As I write this, I’ve just found out that one of my first cousins died in a fiery car accident. Early speculation is that he suffered a heart attack and crossed into the other lane, hitting another vehicle head on. When something like this happens, a myriad of thoughts, memories, and feelings flood one’s soul.
He was seventy-one. Tragically, two other people died in the accident if I understand the early reports correctly. This kind of event really drives some things home for me (and I suspect for anyone who goes through them).
As a pastor of thirty-five years, I’ve done dozens (maybe hundreds) of funerals and memorial services. Beyond the ones I have led, I’ve attended many more. Times like these seem to bring forth a flood of clichés: He’s in a better place; He’s with the Lord now; At least he went quickly; He was a great guy; He would have enjoyed seeing us all together; and on it goes ad nauseum. I’m not sure how much comfort any of these sayings give to people, but I guess they became cliché for a reason.
I will say, however, the most memorable responses to anything I have ever done in these types of situations are the ones when people say, “I’m so glad you’re here.” It was not that I said the right thing (even when I was preaching the funeral). It was not that I waxed poetic on the subject of death and dying. A lot of those times, I basically said nothing at all. But the fact that I was there with a hug, and maybe a tear, seemed to make all the difference.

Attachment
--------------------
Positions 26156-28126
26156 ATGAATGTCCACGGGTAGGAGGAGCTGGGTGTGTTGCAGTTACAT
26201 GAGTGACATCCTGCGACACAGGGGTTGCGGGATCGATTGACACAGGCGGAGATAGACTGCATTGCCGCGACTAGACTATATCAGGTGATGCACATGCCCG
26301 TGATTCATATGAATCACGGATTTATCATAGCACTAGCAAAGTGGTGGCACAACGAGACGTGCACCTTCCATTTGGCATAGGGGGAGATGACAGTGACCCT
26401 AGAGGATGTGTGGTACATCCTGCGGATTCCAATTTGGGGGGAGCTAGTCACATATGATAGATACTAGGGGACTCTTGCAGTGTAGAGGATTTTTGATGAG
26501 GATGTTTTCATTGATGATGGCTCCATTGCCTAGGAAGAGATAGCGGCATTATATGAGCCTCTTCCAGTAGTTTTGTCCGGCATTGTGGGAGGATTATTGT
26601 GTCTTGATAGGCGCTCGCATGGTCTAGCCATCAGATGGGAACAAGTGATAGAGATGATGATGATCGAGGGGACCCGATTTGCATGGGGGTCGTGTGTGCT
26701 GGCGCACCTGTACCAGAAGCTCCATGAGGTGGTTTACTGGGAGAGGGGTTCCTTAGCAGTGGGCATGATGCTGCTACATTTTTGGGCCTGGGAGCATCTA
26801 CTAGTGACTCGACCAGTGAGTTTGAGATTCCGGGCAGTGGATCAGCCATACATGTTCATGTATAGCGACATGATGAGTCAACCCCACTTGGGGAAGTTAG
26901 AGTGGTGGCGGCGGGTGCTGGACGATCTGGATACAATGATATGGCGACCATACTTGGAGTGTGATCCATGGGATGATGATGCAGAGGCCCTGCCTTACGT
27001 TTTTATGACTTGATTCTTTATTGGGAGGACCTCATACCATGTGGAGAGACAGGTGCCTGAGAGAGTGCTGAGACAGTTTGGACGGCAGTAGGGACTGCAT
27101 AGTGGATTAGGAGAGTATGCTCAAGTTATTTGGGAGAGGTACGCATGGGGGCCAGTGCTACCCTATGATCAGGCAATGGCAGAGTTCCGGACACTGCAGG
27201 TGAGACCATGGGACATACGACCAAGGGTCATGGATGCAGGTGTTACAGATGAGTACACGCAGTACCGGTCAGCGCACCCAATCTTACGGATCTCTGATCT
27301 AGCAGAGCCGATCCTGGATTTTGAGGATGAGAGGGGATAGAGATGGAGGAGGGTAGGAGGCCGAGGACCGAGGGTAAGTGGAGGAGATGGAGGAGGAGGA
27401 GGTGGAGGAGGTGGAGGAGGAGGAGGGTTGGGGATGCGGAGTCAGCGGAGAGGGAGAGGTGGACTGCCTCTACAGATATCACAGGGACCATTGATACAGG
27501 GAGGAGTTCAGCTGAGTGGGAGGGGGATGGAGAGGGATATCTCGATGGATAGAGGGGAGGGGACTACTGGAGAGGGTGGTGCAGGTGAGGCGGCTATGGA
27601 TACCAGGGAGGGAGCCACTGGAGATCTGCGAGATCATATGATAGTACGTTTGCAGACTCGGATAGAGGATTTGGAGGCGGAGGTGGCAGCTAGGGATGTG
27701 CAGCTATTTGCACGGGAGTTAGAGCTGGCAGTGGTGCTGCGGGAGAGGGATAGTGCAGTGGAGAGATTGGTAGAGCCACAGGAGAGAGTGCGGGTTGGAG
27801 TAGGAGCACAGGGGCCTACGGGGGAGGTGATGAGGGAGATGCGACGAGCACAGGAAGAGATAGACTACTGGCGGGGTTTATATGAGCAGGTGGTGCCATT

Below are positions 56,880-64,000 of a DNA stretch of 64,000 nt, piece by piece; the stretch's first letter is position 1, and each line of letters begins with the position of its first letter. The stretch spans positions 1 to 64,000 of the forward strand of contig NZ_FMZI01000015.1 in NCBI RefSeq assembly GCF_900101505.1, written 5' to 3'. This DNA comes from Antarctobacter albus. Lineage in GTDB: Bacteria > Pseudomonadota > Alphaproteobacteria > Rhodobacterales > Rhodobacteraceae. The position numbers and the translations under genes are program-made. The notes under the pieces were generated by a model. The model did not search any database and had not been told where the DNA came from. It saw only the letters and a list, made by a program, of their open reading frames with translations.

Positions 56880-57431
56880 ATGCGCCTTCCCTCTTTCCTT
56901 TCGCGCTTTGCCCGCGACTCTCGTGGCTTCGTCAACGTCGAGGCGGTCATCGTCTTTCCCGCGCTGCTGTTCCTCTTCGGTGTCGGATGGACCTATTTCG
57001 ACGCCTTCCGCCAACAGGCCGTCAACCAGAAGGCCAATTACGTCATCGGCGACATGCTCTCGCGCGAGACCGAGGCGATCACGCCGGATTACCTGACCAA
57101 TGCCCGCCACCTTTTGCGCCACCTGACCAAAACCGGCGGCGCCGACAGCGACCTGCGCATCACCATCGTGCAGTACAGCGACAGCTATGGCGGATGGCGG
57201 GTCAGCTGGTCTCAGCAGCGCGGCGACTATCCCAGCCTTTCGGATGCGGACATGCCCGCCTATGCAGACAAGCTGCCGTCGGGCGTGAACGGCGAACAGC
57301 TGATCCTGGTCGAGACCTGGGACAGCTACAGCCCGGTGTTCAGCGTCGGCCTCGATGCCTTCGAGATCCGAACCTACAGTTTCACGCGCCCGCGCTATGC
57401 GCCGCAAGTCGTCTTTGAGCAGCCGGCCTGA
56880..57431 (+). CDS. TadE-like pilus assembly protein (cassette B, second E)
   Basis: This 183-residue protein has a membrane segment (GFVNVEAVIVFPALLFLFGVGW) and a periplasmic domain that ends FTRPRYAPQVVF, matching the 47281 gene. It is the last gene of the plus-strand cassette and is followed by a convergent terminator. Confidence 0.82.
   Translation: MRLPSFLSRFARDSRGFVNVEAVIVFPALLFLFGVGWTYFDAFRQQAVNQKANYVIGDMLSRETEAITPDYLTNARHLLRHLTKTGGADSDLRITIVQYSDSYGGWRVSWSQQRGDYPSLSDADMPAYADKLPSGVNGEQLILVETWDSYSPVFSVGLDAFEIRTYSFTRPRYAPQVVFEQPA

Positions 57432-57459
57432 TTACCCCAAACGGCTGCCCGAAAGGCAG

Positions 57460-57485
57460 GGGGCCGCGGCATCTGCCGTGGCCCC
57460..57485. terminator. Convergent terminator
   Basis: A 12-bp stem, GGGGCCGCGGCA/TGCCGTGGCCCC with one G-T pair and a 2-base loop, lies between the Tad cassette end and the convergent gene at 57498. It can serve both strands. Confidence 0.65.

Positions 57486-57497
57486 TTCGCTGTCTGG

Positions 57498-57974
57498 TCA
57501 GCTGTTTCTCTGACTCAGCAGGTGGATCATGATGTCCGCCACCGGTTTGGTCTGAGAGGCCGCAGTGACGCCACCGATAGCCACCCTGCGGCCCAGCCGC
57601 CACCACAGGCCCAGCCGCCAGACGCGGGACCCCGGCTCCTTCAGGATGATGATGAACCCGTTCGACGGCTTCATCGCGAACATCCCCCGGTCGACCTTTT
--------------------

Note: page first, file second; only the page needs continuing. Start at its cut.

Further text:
I guess it stems back to the incarnate Christ. What I mean by that is Jesus came to be with us. He shared our grief and misery. He could have done things much differently, but he chose to be one of us and to be among us when things were tough. Our own presence in someone else’s life mirrors the incarnation. We’re there in the flesh for each other.
It’s not that words aren’t important. Our words can certainly express our love and condolences. But our words will not be the most important thing. We can put our arm around someone’s shoulder and say, “Jesus loves you.” But even that wonderfully assuring statement can ring hollow at times. So we gather together to be there for each other. After all, we are one of them just as Jesus was one of us.
I said before that this kind of event drives some things home for me. One of the things it drives home is that I could be next. I’d like to hang around for a few more years, but I’m not assured of that. I’m reminded of another old cliché. Life is short. I suggest we go out there and live our lives like they mean something…because they do. Rest in peace Cuz…